Frequently Asked Questions

What exactly is hearing loss, and how does it occur?

Hearing loss, also known as hearing impairment or deafness, is the partial or complete inability to hear sounds. It can occur for various reasons, including:

  • Age-related hearing loss (Presbycusis): Gradual hearing loss that comes with aging, typically due to changes in the inner ear. While this is common, hearing loss is not “normal.”
  • Noise-induced hearing loss: Prolonged exposure to loud noises, like industrial machinery or loud music, can damage the delicate hair cells in the inner ear.
  • Genetic factors: Some people may inherit a predisposition to hearing loss.
  • Ear infections: Repeated or severe ear infections can cause damage to the ear structures, leading to hearing loss.
  • Medications: Certain medications, like some antibiotics and chemotherapy drugs, can have hearing loss as a side effect.
  • Trauma: Head injuries or exposure to explosive blasts can damage the auditory system.

What are the common signs or symptoms of hearing loss?

The signs and symptoms of hearing loss can vary depending on its type and severity. Common indicators include:

  • Difficulty understanding speech, especially in noisy environments.
  • Frequently asking people to repeat themselves.
  • Turning up the volume on the TV or radio to levels that others find too loud.
  • Avoiding social situations or conversations due to difficulty hearing.
  • Ringing in the ears (tinnitus), which can accompany hearing loss.
  • Feeling fatigued or stressed from the effort it takes to hear and communicate.

How is hearing loss diagnosed and treated?

Hearing loss is diagnosed through a series of tests conducted by an audiologist. Common tests include pure-tone audiometry, speech audiometry, and tympanometry. Once diagnosed, treatment options can vary:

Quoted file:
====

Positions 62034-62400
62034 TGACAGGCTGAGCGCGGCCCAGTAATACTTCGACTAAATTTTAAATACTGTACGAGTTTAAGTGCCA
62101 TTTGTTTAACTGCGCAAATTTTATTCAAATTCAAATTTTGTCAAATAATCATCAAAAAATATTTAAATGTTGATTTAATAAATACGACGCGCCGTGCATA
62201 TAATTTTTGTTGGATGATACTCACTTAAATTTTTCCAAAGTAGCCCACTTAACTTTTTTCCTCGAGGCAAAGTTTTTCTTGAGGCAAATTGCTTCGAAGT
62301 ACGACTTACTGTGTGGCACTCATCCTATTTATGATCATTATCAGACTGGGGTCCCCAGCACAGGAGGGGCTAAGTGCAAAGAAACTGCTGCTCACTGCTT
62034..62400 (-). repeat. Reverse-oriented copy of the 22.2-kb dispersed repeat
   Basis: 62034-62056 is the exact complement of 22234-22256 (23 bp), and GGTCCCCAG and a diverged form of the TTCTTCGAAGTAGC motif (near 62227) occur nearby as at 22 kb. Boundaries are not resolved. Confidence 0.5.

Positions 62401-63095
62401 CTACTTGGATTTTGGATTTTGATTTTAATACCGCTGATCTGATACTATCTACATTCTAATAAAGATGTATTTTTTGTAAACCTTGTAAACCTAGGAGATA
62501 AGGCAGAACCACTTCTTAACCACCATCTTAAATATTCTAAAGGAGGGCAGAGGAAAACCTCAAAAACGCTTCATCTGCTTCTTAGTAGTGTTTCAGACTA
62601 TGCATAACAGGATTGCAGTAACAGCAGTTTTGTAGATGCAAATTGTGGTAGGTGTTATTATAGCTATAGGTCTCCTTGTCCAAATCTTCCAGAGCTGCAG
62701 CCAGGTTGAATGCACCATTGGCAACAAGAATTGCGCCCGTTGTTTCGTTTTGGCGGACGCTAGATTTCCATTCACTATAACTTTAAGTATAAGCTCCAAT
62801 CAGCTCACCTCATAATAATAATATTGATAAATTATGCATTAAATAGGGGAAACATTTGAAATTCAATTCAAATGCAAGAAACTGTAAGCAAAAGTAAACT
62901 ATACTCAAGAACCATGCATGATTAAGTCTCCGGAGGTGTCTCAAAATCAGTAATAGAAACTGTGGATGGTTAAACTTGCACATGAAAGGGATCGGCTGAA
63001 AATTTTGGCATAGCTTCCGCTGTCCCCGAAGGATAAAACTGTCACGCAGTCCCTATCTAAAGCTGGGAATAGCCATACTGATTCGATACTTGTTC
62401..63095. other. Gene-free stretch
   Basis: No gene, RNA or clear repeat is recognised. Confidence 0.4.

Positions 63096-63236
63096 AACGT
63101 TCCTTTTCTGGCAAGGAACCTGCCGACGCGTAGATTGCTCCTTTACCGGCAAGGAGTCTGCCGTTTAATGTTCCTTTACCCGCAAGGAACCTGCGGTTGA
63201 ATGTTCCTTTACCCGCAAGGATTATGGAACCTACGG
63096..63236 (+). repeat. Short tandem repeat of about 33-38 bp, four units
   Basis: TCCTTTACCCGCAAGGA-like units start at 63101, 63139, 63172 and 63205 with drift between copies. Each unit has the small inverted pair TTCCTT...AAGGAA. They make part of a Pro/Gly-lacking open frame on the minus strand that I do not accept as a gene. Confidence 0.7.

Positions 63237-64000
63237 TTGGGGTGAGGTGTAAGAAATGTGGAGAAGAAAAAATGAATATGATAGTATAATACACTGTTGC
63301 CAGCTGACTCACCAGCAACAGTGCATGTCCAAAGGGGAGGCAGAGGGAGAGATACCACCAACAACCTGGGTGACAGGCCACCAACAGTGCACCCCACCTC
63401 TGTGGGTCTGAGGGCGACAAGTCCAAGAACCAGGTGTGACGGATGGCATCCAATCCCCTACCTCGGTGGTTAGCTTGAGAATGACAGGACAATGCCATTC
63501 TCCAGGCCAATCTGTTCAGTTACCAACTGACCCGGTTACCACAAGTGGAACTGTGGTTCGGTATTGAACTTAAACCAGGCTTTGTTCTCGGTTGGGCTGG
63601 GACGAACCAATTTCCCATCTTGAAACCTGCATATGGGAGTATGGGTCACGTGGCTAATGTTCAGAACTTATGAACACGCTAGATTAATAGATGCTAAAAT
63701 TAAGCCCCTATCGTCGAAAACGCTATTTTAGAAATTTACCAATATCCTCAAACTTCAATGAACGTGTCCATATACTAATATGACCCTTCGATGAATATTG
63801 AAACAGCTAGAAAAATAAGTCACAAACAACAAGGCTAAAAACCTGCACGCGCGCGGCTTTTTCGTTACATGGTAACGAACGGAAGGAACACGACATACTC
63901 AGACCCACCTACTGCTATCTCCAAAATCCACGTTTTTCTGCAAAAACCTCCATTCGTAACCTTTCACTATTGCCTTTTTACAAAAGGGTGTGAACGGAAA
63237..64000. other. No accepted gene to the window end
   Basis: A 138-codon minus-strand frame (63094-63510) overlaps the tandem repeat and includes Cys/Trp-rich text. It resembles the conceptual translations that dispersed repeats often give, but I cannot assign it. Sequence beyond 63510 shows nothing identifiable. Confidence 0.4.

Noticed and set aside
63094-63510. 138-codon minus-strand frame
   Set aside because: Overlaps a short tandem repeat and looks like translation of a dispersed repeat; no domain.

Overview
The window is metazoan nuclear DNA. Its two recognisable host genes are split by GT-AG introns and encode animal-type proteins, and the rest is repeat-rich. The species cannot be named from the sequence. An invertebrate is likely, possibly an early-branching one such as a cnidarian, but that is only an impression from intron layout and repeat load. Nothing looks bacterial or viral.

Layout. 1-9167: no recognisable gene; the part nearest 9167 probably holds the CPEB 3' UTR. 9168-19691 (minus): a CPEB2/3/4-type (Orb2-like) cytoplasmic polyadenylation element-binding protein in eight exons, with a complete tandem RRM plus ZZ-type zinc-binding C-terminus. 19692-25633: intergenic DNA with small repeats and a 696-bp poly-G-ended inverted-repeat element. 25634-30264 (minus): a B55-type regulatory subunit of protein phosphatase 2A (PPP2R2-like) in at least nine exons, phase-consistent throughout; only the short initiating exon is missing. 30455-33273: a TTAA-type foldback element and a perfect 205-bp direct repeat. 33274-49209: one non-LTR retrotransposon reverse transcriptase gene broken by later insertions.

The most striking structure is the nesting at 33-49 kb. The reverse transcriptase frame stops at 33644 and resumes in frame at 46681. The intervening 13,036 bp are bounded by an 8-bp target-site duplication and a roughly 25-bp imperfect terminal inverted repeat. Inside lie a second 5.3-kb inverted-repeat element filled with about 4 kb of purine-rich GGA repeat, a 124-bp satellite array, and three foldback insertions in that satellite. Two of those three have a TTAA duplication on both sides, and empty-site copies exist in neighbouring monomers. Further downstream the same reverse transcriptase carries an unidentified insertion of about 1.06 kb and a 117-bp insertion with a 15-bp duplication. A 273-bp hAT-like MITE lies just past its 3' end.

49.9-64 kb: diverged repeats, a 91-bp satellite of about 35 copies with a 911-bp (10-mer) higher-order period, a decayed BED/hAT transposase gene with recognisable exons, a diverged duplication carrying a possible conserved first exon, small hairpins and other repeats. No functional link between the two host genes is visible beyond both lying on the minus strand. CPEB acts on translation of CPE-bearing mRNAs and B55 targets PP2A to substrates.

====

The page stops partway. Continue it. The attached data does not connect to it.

• Proper hearing technology
  • Cochlear implants 
  • Assistive listening devices
  • Medical or surgical interventions
  • Auditory rehabilitation

How is sound perceived in the brain and how can hearing loss disrupt this process?

Sound perception involves a complex interplay between the ear and the brain. Sound waves are captured by the ear, converted into electrical signals, and transmitted to the auditory cortex in the brain. Hearing loss disrupts this process by either impairing the conversion of sound waves into electrical signals (e.g., in sensorineural hearing loss) or by preventing sound waves from reaching the inner ear (e.g., in conductive hearing loss).

What is the brain’s involvement in the treatment of hearing loss? 

Neural plasticity is the brain’s capacity to reorganize and adapt. In the context of hearing loss, the brain can reassign functions and neural pathways to compensate for diminished auditory input. Hearing technology can stimulate these pathways, helping the brain adapt to the new input and potentially improve auditory perception.

What is tinnitus, and what is its relationship with hearing loss and the brain’s perception of sound?

Tinnitus is the perception of a ringing, buzzing, or other sound in the ears when there is no external sound source. It often coexists with hearing loss and can result from damage to the hair cells in the inner ear. The brain’s neural circuits involved in processing sound may become overactive, contributing to the perception of tinnitus.

Read more in our FREE tinnitus research report.

Does untreated hearing loss cause dementia?